No offense to sex, but I've always been more preoccupied with the drugs and rock-and-roll part of that equation. Historically speaking, there has never been a shortage of songs about drugs (or songs written while on drugs, or of musicians taking drugs to make songs to take drugs to), but actually capturing the feeling of space angels tickling your brain stem while swimming through gently swaying fields of purple grass isn't so easy to accomplish. That's why the songs from Austin noise-pop trio Ringo Deathstarr — in particular, the devastating dopamine rush of "So High," which features a string of effects pedals marked "MBV" and "J+MC" and twitchy, whorling waves of feedback and call-and-response male/female vocals — have me pressing the play button on my computer repeatedly, like a lab monkey waiting for the cocaine pellet to pop out.
Part of the dilated pupils and elevated-heart-rate blast of that song and others on Ringo debut Colour Trip (Sonic Unyon) is the nostalgia triggered by hearing it done so well. Not only does it sound like drugs today, it sounds like drugs gone by, and the music that we took drugs to listen to back then. Be right back, got to go make a call.
It's addictive stuff, this nostalgia. And unlike a lot of bands too stubborn to admit their influences, 28-year-old Elliott Frazier says he proudly claimed his from the beginning, when he was still trying to get the band off the ground at a house party at SXSW in 2005. "All these people kept flaking out on me, not taking it seriously at first," he says. "There weren't any bands doing this kind of sound at the time that we knew about — there was some stuff in New York City, but we had no idea. People were just like, whatever, this is a joke." Twelve members cycled in and out of the band's orbit before bass player and vocalist Alex Gehring came aboard in 2007. Daniel Coborn rounds out the line-up on drums.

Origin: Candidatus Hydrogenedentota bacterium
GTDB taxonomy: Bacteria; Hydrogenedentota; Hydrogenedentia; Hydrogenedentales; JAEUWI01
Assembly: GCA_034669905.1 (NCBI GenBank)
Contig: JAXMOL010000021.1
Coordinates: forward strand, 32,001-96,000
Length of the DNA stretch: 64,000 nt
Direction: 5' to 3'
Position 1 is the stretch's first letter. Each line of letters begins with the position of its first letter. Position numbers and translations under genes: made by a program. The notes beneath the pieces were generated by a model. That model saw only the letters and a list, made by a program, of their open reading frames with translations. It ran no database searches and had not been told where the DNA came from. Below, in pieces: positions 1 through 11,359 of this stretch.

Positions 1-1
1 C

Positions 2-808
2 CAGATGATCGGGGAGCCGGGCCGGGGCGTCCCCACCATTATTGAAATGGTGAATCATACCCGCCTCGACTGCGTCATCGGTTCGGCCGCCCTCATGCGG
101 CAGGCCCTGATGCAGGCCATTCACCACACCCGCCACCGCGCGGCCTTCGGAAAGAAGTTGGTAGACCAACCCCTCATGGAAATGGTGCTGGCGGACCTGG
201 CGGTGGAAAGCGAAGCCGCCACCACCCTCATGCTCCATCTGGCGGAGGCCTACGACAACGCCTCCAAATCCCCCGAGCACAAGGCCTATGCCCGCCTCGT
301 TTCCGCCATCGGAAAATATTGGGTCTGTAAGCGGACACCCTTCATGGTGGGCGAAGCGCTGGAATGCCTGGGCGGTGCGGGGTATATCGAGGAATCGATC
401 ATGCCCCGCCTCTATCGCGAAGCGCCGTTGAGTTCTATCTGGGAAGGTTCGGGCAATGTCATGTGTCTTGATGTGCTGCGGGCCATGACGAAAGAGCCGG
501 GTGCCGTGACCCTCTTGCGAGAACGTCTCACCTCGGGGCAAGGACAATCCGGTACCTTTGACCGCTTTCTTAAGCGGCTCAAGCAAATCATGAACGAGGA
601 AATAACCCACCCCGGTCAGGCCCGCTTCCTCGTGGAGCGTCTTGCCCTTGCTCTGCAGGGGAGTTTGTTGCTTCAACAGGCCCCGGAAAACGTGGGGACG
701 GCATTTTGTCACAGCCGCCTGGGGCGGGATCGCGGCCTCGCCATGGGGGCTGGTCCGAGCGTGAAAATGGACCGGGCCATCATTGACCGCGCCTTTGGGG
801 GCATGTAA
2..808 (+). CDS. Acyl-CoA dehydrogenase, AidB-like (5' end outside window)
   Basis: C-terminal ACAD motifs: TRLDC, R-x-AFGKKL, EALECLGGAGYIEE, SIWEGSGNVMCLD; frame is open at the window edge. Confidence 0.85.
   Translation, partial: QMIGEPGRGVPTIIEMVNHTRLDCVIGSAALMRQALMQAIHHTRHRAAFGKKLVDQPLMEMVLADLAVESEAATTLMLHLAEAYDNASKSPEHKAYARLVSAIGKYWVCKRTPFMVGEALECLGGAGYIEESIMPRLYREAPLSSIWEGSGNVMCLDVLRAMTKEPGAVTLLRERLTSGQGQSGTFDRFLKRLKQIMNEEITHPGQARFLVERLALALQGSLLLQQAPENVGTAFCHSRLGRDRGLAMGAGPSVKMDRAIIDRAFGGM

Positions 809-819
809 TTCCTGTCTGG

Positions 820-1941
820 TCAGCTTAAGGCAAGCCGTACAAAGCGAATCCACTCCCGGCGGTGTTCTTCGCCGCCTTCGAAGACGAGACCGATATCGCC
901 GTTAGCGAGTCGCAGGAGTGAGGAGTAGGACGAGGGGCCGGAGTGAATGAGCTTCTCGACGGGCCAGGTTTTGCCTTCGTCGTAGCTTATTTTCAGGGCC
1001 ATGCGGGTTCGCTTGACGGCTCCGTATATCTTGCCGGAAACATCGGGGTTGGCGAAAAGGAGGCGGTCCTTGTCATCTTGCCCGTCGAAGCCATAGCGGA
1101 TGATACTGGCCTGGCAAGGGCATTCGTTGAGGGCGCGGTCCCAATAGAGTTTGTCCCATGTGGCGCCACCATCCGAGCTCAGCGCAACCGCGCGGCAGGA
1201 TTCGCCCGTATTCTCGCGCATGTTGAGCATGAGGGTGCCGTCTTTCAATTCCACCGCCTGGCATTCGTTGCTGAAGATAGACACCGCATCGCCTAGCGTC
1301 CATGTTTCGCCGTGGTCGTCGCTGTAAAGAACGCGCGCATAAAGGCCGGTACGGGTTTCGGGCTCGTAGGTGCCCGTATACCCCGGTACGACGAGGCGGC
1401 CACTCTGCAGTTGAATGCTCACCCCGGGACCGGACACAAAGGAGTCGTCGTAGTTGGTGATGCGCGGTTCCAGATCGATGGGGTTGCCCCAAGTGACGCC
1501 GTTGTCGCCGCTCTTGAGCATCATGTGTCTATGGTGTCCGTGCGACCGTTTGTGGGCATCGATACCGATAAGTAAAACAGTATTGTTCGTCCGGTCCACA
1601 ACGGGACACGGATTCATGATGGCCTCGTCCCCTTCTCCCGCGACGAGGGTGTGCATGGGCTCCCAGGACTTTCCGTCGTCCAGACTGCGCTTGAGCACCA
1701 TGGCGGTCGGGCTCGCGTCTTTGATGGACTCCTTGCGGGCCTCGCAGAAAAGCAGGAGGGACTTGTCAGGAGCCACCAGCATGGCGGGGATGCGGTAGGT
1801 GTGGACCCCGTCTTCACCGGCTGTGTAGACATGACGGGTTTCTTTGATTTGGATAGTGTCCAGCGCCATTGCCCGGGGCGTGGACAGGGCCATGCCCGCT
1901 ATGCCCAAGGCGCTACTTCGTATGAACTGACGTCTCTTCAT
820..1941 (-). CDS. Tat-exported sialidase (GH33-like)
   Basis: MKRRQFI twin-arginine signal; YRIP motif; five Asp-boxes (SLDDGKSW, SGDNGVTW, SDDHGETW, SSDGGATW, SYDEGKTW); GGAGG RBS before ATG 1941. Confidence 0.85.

Frazier doesn't mind the constant comparisons to recent tour-mates A Place To Bury Strangers and the Raveonettes, or any of those early-'90s UK bands. "That's what I was trying to do," he says. "The only thing that is annoying about that is when people compare us to a certain band, the way they write it is as if we're unaware of it. Everything we do is totally on purpose. Sometimes people say stuff like 'They're not inventing anything new.' We never set out to invent a new genre anyway, and we never said we were going to."
Whether or not you should call the genre they didn't invent "shoegaze" might be a matter of personal contention, however. "That's just a silly old term that people use," Frazier says. "What does it mean? You tell someone and they have no idea . . . you have to explain what it is. When people ask me, I just tell them noise-pop rock or whatever. If they seem like they would know what shoegaze is, then I say shoegaze, but whatever, it's all a bunch a hooey."
Shoegaze is supposed to refer to guitar bands that are running their instruments through so many effects pedals that they spend the entire show staring at the ground. For Ringo, whose sets can be notoriously loud, figuring out the logistics of that sound can involve sometimes-problematic guitar-change choreography. It's worth it, though, says Frazier, who considers Ringo Deathstarr a guitar-led band first and foremost.
"The guitar is the leader of the band, it's the thing that we're trying to present to everyone," he says. "This whole style of music seems like the perfect way to have a guitar be front and center."
RINGO DEATHSTARR + THE VANDELLES + YOUNG ADULTS + THIEF THIEF | Great Scott, 1222 Comm Ave, Allston | July 2 @ 9 pm | 18+ | $9 | 617.566.9014